Requeening a full-size colony with a nuc. If you worry about the bees in the queenless colony killing the queen from the nuc, you can cage the queen for three days once she is in the queenless colony and then release her.


A. Ellis

[Click thumbnail to enlarge.]

This method works most of the time with little fighting between bees from the full-size queenless colony and the nuc. The frames from the parent colony (at least one with queen cells) go into the now-empty nuc box to become the new support nuc. A queen will emerge from the cell, mate,

and re-establish the support nuc. Again, we do not recommend allowing nucs in Florida to requeen themselves. In this instance, requeen the nuc with a purchased, European queen. If you do requeen with a purchased queen, you will need to remove all queen cells that the bees will construct in the nuc. Queenless colonies do not accept caged queens well if queen cells are present in the colony.

Production colonies also may have failing queens that need to be replaced. Maybe the queen from the production colony has developed a spotty brood pattern or is producing less brood. If this occurs, you can kill the queen. If you choose to eliminate weak queens, leave the colony queenless for two to three days. After the colony has been queenless for a period, remove all of the queen cells that the workers make during this time and requeen the production colony with the nuc as before.

4. Nucs help strengthen weak colonies. If you have a sick or weak colony, you always can strengthen it by giving it bees and brood from a nuc. Likewise, if a colony is too weak to occupy a full-size box, you can put it into a nuc box where it is easier to feed and manage. This is especially pertinent because colonies too weak to occupy all the frames in a fullsize colony are prone to takeover by wax moths and small hive beetles. Condensing the colony into the nuc allows you to prevent colony pest problems before they occur.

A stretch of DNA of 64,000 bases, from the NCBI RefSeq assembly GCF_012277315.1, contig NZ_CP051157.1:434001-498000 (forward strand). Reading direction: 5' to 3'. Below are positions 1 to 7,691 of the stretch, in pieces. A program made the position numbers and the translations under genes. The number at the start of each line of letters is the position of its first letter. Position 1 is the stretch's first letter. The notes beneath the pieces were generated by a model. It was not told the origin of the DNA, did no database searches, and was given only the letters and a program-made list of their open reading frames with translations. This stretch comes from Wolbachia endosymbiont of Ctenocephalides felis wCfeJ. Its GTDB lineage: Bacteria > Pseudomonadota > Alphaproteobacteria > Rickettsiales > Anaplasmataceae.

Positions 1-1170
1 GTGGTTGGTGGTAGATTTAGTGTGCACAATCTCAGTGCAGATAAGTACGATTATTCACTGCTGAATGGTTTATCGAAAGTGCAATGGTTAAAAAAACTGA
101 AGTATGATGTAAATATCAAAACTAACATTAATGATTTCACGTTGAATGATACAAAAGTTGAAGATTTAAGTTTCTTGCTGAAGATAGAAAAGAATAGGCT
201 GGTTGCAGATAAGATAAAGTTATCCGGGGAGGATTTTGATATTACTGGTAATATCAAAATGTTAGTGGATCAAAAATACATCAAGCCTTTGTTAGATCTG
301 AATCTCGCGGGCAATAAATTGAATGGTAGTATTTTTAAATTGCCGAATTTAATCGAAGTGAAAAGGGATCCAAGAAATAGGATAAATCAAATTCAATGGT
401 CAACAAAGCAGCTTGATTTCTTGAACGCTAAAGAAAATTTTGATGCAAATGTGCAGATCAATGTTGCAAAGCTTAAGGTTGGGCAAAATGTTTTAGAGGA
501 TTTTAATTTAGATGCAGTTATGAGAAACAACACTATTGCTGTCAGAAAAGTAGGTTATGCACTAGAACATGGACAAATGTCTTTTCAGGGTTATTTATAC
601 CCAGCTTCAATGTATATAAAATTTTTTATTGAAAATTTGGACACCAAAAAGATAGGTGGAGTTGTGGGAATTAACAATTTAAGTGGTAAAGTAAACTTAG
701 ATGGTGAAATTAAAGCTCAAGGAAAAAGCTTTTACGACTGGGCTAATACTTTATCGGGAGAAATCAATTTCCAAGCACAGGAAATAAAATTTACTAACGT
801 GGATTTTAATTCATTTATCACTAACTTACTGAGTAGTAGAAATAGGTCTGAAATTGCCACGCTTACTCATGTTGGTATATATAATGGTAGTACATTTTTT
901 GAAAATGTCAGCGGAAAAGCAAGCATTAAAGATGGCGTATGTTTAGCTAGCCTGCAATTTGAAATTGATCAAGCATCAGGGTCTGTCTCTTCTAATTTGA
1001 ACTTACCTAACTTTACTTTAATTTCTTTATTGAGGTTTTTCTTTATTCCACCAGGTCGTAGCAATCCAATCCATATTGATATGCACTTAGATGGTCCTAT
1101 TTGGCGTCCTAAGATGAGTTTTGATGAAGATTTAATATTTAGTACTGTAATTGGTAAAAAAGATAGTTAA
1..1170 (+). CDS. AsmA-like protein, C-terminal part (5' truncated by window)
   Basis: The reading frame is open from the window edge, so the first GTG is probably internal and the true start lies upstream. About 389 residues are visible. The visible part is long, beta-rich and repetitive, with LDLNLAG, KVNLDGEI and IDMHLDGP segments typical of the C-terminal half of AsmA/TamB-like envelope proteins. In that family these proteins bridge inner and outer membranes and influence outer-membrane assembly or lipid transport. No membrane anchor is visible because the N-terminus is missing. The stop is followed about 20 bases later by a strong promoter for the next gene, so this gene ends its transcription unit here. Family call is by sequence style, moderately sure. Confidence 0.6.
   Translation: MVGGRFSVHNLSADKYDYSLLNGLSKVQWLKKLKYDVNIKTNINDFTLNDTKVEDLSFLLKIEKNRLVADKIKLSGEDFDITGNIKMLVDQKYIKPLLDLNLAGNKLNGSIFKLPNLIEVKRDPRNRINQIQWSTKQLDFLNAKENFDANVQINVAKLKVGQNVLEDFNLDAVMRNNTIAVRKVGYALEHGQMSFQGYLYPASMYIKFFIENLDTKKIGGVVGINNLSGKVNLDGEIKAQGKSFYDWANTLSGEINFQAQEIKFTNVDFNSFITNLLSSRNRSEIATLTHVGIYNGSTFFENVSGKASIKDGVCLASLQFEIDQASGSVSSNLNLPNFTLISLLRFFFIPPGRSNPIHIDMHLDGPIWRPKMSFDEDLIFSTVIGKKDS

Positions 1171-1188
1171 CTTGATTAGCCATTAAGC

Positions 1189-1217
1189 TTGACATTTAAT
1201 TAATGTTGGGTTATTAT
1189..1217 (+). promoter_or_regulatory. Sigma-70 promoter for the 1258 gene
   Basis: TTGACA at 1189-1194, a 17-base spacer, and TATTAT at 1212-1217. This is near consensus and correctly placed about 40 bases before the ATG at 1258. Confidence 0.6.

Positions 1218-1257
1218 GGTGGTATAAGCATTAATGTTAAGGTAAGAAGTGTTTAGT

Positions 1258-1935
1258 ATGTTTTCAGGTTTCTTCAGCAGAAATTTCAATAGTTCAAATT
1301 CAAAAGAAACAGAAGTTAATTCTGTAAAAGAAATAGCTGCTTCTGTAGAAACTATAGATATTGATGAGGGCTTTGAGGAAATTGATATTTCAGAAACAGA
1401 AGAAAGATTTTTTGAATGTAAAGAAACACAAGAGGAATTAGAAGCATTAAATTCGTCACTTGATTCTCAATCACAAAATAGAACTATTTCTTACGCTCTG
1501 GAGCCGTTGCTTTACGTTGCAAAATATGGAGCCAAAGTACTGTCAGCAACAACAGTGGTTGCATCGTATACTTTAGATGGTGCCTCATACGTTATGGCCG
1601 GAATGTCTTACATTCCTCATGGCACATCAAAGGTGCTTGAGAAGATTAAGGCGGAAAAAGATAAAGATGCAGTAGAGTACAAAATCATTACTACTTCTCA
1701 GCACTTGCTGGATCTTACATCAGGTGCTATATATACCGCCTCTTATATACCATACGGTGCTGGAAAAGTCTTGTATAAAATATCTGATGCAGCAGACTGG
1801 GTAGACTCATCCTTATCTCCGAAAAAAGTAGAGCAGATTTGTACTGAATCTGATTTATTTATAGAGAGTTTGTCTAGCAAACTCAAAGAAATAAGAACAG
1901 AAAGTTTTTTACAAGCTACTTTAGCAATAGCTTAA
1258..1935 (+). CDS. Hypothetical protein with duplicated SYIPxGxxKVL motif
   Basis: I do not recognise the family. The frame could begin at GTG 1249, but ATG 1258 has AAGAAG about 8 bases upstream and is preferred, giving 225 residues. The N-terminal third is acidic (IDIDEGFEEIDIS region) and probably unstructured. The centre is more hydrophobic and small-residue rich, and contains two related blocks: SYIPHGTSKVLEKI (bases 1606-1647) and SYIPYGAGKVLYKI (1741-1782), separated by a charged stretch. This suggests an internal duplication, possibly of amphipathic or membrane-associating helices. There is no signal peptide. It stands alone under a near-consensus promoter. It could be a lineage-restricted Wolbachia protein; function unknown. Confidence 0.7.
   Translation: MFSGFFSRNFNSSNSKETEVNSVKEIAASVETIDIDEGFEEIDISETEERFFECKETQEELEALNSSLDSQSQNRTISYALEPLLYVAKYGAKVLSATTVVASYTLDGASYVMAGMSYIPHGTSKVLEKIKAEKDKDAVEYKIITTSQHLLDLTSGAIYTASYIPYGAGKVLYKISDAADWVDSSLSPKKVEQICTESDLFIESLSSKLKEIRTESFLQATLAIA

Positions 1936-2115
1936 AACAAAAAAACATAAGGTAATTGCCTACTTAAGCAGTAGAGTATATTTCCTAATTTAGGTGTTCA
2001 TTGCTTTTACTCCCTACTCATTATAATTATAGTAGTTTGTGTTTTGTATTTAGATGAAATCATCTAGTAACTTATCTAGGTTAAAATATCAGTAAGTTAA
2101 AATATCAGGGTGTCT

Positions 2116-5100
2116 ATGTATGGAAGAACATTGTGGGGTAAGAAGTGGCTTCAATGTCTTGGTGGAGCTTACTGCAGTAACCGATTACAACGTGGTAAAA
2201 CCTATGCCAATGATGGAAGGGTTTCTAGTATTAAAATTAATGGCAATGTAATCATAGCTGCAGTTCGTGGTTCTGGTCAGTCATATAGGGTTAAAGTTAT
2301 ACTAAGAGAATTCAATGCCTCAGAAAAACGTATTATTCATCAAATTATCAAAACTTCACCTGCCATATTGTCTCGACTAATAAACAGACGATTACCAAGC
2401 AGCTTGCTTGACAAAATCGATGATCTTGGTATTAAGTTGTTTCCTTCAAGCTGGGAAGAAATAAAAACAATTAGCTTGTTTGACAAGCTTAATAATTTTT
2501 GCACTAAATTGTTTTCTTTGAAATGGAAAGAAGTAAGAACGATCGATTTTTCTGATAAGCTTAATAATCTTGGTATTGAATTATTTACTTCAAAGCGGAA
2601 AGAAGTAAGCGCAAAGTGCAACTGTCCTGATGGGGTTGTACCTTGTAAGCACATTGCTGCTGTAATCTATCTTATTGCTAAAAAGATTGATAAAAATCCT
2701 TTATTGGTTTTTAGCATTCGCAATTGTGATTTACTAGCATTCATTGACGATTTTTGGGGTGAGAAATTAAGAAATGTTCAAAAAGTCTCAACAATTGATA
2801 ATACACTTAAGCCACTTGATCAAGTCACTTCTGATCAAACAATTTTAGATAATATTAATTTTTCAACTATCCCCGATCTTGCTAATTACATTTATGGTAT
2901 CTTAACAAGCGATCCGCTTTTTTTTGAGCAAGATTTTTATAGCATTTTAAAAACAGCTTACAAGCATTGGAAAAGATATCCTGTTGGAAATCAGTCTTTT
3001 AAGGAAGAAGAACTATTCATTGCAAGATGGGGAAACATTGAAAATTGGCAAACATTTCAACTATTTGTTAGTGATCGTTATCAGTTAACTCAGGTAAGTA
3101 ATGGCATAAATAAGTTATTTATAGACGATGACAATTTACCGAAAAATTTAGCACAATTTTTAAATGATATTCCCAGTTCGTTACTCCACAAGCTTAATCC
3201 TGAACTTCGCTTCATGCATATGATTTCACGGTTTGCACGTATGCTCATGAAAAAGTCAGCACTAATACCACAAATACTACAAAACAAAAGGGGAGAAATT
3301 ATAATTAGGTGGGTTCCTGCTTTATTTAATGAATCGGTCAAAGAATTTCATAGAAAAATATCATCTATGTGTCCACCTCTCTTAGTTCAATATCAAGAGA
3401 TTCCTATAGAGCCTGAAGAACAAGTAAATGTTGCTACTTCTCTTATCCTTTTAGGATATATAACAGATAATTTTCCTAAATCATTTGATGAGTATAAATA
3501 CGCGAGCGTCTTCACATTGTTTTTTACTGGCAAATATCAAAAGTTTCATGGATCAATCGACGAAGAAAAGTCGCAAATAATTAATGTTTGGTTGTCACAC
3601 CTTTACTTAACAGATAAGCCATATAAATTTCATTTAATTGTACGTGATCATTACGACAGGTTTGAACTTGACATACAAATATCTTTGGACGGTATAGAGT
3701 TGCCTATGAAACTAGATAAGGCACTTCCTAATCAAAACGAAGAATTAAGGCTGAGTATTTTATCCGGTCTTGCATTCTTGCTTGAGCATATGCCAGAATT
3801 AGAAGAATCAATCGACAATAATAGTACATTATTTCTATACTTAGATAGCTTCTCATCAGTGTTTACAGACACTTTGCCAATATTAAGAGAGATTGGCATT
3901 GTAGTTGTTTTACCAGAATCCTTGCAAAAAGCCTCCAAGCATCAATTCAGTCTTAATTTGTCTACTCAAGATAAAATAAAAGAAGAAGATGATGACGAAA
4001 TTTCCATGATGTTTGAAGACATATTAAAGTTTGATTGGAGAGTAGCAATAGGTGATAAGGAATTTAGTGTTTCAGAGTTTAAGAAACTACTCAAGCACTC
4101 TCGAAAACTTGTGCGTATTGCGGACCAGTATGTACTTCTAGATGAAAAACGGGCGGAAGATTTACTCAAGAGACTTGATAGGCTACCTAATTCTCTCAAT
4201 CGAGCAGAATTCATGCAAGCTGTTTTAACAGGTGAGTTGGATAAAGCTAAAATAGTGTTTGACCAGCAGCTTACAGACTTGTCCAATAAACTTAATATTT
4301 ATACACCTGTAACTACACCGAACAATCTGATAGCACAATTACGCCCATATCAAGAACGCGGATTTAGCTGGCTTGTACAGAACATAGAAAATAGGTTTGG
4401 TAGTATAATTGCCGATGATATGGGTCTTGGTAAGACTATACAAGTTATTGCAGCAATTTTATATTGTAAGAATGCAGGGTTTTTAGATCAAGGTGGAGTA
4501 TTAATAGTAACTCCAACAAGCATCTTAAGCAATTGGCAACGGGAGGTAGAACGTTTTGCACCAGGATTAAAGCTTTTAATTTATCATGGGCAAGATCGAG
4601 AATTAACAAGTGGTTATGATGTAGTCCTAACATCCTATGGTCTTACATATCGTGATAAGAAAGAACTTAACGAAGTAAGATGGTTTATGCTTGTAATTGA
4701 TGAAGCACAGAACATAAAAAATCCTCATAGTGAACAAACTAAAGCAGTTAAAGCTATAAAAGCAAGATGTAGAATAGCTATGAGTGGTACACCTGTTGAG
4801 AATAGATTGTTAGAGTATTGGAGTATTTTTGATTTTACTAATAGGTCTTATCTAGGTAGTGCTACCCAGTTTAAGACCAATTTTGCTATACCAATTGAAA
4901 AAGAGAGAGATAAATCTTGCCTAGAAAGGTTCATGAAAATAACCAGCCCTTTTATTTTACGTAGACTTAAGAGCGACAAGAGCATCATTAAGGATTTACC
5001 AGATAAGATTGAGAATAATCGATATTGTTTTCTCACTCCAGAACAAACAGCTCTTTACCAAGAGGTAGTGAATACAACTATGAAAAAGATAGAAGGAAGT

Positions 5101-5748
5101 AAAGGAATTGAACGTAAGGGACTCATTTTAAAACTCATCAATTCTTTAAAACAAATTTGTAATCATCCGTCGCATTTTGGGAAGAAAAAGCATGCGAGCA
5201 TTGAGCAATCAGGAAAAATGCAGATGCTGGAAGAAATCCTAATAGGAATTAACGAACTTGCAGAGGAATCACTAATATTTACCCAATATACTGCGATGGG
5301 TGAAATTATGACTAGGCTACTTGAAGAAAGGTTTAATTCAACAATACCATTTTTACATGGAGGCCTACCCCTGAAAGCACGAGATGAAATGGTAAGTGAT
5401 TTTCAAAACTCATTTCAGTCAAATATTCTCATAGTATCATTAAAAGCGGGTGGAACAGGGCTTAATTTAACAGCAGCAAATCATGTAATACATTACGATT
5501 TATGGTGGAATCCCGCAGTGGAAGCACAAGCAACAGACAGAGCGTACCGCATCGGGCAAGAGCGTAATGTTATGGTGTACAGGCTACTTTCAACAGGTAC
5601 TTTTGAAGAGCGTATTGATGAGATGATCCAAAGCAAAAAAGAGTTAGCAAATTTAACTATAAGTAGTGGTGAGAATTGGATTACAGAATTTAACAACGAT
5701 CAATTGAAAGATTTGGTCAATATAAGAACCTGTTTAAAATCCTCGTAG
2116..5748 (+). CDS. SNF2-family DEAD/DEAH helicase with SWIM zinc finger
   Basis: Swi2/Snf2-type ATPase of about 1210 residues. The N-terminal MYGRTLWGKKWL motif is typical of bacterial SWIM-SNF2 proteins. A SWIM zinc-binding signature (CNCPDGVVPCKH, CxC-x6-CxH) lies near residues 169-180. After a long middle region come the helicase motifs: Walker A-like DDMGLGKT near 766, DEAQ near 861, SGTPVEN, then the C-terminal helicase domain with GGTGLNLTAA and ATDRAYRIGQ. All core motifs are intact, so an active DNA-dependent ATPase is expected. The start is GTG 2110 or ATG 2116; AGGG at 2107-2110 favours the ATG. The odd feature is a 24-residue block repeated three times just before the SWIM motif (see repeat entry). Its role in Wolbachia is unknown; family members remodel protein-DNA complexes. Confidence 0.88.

5. Producing nucs is a great way to make colony increases. It is easy to take any nuc available in spring and put it into a full-sized hive body with five frames of foundation to create a new hive (Figure 5). This is a quick, easy, and cheap way to expand your operation. In one year, it is possible to double the number of production colonies using nucs. Depending on the target size for one’s operation, this potentially can save thousands of dollars by keeping the beekeeper from purchasing bees. Remember, production will not be maximized until colonies and nucs are in a stable rotation. Splitting colonies has an initial production cost, however this method is quite advantageous in the long run.

Figure 5. 

Hiving a nuc. It is easy to make a nuc into a full-size colony. This is a great way to increase the number of colonies you manage. Once the colony is strong, you can split it to make another nuc.


A. Ellis

[Click thumbnail to enlarge.]

6. Having nuc equipment on hand provides a place to hive swarms. Nuc boxes are smaller and cheaper than full-size boxes. As such, they are more convenient to have on hand when you get a phone call from someone who wants you to come collect a swarm. Many beekeepers constantly keep nuc equipment in their vehicles for such situations. Swarm trapping is easier to do with nucs than with full-size colonies.

7. Producing and selling nucs is a good way to add value to one’s beekeeping enterprise. The average colony of bees in the United States makes 60–80 lbs of honey per year. Considering that the price of wholesale honey hovers around $1.00/lb, the average colony produces about $80 of honey per year. You can package and market your own honey for $5.00 or more per pound. Even this way, the average colony produces <$400 of honey per year. Nucs, on the other hand, can be sold for $15–20 per frame. If a beekeeper produces 4 five-frame nucs from a colony, the value of the nucs is $300–400. The advantages to producing and selling nucs are clear. A beekeeper does not need expensive equipment to produce nucs but will need it to extract and process honey. Furthermore, honey production is contingent on rainfall, location, management, floral availability, etc. Nucs, on the other hand, almost always can be produced. Finally, the demand for nucs is at an all-time high, so it is relatively easy to find customers.